The first way to dismiss this bromide is to ask what complexity of society has to do with the proper functioning of free individuals exercising freedom to choose from a bouquet of goods that can be found in a free market. In point of fact one could easily argue that if the simplest society of two people could not be controlled by a centralized mind that would be charged with making all the decisions as what each of the two people in our simple society will invent, discover, or create then how could we expect a centralized government to plan a economy of 300 million Americans who are all simultaneously inventing, discovering, and creating? If a socialist Government headed by the wisest man who ever lived could not determine with efficiency how two people would trade with one another, how much time each invested in labor for whatever commodity they wished to sell or exchange, or what price each would set for the goods they wished to market, then how could a socialist Government headed and staffed by the wisest people who ever lived efficiently centrally plan the actions of 300 million people? In point of fact it would seem to be the case that the simplest of observations demands us to conclude that the more complex society the less Statist intervention we can tolerate.
A second way to dismiss this bromide would be to ask the person uttering the bromide (and here we will assume that the bromide spokesmen is a Christian) whether or not a government in the kind of control he is suggesting is necessary for complex societies would not effectively serve as God in that society. If a government has control, through central planning, of a people’s lives and decision making process, if that government is delegated with the authority to make everything “fair,” and to insure that everyone is “equal” (two central pillars in Socialist pleadings) it would seem that such a government would effectively be serving as God walking on the Earth. For Christians to support such a government like this would not only be a case where they would be supporting legalized theft but they would also be supporting the violation of the first commandment.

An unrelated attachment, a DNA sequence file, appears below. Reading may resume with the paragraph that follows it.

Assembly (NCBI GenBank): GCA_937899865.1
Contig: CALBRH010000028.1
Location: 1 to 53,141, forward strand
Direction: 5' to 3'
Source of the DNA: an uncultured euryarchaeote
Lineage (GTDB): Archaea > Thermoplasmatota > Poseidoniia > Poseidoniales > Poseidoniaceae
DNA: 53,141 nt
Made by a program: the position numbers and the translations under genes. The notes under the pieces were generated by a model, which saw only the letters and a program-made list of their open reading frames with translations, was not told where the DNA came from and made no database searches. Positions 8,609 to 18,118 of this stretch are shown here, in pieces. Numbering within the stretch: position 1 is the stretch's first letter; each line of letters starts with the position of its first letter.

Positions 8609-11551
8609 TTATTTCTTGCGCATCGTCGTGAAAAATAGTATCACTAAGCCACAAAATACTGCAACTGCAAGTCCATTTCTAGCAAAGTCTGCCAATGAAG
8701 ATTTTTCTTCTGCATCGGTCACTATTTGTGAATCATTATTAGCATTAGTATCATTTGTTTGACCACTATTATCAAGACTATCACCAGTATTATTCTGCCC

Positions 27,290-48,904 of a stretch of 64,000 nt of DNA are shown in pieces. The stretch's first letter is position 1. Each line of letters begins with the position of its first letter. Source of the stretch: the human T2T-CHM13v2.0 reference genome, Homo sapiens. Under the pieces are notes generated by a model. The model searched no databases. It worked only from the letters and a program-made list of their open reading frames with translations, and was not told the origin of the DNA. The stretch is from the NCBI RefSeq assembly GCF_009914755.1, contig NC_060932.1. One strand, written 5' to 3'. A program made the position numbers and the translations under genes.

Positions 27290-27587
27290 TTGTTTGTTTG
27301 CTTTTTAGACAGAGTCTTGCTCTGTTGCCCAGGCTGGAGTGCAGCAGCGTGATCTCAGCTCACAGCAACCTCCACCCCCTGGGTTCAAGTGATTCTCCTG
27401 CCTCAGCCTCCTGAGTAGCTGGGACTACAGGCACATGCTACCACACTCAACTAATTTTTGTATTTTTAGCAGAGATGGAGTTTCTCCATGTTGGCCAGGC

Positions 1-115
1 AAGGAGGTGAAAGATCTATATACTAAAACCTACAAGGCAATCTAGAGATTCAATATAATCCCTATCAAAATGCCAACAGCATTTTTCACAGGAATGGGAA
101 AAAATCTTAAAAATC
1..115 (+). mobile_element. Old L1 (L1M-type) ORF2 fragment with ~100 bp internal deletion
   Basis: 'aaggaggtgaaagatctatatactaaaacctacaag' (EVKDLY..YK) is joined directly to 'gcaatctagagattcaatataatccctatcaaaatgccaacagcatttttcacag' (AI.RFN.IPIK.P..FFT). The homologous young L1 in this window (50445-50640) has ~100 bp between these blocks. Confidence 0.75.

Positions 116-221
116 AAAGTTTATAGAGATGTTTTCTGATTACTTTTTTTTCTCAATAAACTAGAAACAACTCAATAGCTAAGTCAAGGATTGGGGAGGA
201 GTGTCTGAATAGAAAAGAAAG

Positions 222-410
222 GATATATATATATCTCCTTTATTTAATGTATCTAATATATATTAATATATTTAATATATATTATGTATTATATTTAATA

No, complexity of society is not a self-evident defeater of the notion of free markets or of free individuals. In point of fact, I might argue that it is only free markets that can account for the complexity of society. Without free markets which include the free flow of goods and services society would quickly devolve into a constrained and ugly simplicity. If anything complexity of society demands even more free markets in order to maintain the complexity of society.
Tomorrow, Bromide #2 — “If We Had No Social Security Many People Would Go Hungry”